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Statistical Machine Translation

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IBM Models

The IBM Models are a sequence of models with increasing complexity, starting with lexical translation probabilities, adding models for reordering and word duplication.

IBM Models is the main subject of 45 publications. 28 are discussed here.


The IBM models are described in detail by Brown et al. (1993), who originally presented the statistical machine translation approach in earlier papers (Brown et al., 1988; Brown et al., 1990). See also the introductions by Knight (1997); Knight (1999).
During a 1999 Johns Hopkins University Workshop, the IBM models were implemented in a toolkit called GIZA (Al-Onaizan et al., 1999), later refined into GIZA++ by Och and Ney (2000). GIZA++ is open source and widely used. The estimation of the bilingual word classes is described by Och (1999).
Instead of hill-climbing to the Viterbi alignment, algorithms such as Estimation of Distributions may be employed (Rodríguez et al., 2006). The stochastic modelling approach for translation is described by Ney (2001).
A variation on the IBM models is the HMM model which uses relative distortion but not fertility (Vogel et al., 1996). This model was extended by treating jumps to other source words differently from repeated translations of the same source word (Toutanova et al., 2002), and conditioning jumps on the source word (He, 2007).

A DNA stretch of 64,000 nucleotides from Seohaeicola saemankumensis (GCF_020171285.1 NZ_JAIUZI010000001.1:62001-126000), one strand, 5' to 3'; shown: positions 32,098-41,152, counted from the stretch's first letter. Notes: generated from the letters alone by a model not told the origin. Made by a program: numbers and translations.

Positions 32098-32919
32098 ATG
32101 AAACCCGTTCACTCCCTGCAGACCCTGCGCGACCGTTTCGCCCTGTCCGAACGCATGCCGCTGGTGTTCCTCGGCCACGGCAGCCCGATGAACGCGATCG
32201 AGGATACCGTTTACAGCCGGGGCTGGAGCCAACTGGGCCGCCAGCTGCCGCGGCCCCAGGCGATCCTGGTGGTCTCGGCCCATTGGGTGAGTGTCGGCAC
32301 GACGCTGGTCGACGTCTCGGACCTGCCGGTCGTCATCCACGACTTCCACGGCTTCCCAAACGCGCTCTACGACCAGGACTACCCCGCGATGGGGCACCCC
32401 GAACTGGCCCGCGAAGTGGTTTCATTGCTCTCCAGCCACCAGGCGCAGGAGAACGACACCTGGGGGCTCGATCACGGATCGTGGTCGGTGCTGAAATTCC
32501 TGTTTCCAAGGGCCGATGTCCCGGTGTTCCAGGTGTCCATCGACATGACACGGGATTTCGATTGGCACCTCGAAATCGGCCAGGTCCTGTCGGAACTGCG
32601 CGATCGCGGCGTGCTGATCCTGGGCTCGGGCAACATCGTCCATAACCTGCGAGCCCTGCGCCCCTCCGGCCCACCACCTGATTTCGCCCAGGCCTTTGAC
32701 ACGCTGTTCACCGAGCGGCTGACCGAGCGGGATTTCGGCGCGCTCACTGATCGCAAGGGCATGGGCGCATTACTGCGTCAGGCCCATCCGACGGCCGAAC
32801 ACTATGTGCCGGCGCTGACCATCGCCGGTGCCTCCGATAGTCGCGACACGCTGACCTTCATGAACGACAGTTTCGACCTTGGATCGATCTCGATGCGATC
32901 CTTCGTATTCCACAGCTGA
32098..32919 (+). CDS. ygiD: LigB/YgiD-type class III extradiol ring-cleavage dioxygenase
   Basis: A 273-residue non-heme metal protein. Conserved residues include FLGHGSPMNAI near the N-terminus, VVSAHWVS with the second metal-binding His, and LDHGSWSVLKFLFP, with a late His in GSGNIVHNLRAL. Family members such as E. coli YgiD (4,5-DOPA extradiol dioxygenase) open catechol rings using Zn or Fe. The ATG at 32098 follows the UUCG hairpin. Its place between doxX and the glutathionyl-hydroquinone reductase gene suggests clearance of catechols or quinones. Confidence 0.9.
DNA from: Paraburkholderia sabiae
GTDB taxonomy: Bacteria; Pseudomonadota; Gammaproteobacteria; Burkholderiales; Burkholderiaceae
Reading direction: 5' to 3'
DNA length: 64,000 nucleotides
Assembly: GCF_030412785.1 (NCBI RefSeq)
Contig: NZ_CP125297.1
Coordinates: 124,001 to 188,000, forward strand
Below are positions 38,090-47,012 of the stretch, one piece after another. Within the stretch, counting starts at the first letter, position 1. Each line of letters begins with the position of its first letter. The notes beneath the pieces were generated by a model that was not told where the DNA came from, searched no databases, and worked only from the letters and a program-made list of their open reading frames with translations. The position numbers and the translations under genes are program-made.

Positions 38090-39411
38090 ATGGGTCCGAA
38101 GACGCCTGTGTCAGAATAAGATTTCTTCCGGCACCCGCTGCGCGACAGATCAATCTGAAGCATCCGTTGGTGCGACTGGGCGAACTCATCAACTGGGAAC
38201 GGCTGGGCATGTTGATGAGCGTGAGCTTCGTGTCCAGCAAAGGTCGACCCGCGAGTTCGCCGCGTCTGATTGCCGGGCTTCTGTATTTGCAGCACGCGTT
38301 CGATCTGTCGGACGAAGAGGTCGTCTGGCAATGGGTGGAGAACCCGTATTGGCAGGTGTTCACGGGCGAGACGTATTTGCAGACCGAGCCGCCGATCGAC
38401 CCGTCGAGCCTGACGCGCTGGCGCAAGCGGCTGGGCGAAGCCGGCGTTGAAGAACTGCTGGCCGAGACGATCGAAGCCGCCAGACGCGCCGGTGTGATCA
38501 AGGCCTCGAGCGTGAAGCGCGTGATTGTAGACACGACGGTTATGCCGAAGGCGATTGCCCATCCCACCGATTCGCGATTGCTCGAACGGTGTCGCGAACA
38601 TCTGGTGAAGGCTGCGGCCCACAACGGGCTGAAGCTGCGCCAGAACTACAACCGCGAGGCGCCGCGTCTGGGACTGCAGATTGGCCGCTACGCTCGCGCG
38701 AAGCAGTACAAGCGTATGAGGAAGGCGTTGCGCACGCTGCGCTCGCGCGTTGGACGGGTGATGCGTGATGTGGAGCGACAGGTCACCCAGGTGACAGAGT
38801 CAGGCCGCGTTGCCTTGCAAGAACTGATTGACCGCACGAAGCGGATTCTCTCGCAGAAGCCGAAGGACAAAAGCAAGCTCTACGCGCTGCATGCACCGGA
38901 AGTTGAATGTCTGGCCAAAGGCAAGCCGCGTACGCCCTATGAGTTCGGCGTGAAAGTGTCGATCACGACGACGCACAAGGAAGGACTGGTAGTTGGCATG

IBM models have been extended using maximum entropy models (Foster, 2000) to include position (Foster, 2000), part-of-speech tag information (Kim et al., 2000), even in the EM training algorithm (García-Varea et al., 2002; García-Varea et al., 2002b). Improvements have also been obtained by adding bilingual dictionaries (Wu and Wang, 2004) and context vectors estimated from monolingual corpora (Wang and Zhou, 2004), lemmatizing words (Dejean et al., 2003; Popovic and Ney, 2004; Pianta and Bentivogli, 2004), interpolating lemma and word aligment models (Zhang and Sumita, 2007), as well as smoothing (Moore, 2004). Mixture models for word translation probabilities have been explored to automatically learn topic-dependent translation models (Zhao and Xing, 2006; Civera and Juan, 2006). Packing words that typically occur in many-to-one alignments into a single token may improve alignment quality (Ma et al., 2007).



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